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Custom Rockin' Growly 5-String

Discussion in 'Luthier's Corner' started by eViL cAkE, Jun 15, 2005.

  1. eViL cAkE

    eViL cAkE Guest

    Sep 6, 2001
    Just East of Dallas

    I'm in the conceptualizing stage of designing a custom 5-string bass.

    Tone-wise, I'm wanting mostly aggressive, growly upper-mids to cut through a loud rock band. Ofcourse, I also want plenty of low end punch and some tasty high end "sparkle", but I definately want "growly" mids to be the dominant tembral characteristic. Oh yeah, just a reminder, it is a 5-string, so B-string balance is an issue as well.

    Anyway, I'm mainly focusing on the wood combination for this bass for right now. So far, I have two similar tone wood combinations in mind;

    Bubinga Neck+Ebony Fingerboard+Ash Body


    Wenge Neck+Ebony Fingerboard+Ash Body

    If any wood officionados out there could compare and contrast the likely tembral charactiristics of these two wood combinations, or give me alternative suggestions on getting the tone that I'm after, I would appreciate it.

    Thank you, :bassist:
  2. Frank Martin

    Frank Martin Bitten by the luthiery bug...

    Oct 8, 2001
    Budapest, Hungary, EU
    I heard it many times that bubinga is not rigid enough for a neck, and it's not recommended.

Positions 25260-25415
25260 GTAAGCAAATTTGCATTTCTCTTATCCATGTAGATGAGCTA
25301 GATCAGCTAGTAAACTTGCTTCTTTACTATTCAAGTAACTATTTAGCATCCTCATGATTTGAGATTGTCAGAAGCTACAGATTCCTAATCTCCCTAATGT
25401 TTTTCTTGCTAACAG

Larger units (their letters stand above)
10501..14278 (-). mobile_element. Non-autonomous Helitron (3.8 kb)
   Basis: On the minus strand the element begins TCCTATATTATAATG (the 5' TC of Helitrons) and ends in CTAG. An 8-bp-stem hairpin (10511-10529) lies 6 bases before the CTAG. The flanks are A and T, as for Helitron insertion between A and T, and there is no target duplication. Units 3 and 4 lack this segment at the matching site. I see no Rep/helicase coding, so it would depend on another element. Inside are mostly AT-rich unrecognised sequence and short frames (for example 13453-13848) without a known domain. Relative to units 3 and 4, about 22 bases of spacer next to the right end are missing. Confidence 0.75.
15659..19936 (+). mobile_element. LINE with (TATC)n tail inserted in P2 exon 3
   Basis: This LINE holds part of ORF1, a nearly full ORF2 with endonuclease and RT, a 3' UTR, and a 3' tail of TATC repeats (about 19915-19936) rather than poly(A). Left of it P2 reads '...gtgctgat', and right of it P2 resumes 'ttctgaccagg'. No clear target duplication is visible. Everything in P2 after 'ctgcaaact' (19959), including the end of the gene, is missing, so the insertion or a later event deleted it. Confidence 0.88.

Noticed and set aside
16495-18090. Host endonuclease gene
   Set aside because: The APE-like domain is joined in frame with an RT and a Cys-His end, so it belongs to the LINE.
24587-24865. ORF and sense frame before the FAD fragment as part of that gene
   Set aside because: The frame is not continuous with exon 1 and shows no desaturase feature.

How's about wenge with bubinga laminates?

    I'm going for a somwhat similar tone, and my bass will be: ash back with bubinga top, wenge veneer between them; wenge-bubinga neck with ebony board.
  3. Keith Guitars

    Keith Guitars Supporting Member

    Aug 25, 2004
    Woodstock, NY
    Builder: Martin Keith Guitars, Veillette Guitars
    My two cents on the matter:

    First off, bubinga is IMO a viable neck material in terms of stiffness...the weight is the main liability.

    If growly midrange action is what you're after, I would suggest a different wood than ebony for the fingerboard.
    In my modest experience, ebony contributes an extended, 'glassy' high end, and clear bass, but the midrange is often "dry" and a little scooped sounding.

    For more midrange heavy tones, I've had good luck with wenge boards (a natural with a wenge neck), or Pau Ferro, which is hard, durable, beautiful, and relatively cheap. We build almost all the Veillette fretless basses with Pau Ferro, and its strong midrange growl is one of the reasons.

    I think a Wenge neck and ash body is a great combo.

  4. Bubinga body
    ovankol neck
    wenge fretboard

    standard corvette specks, *roar*
  5. ArtisFallen


    Jul 21, 2004
    that be pretty killer. strong and good looking, and good sounding too.... if not a bit on the heavy side, but the denser the better: more sustain :D
  6. Frank Martin

    Frank Martin Bitten by the luthiery bug...

    Oct 8, 2001
    Budapest, Hungary, EU
    Yeah and 4,3 kgs, standard spec for a 6 :meh:
    That's why I'm building a new bass.
  7. Techmonkey


    Sep 4, 2004
    Wales, UK
    What about african walnut body, wenge neck, and wenge fretboard? that's what I'm doing on my 5 I think.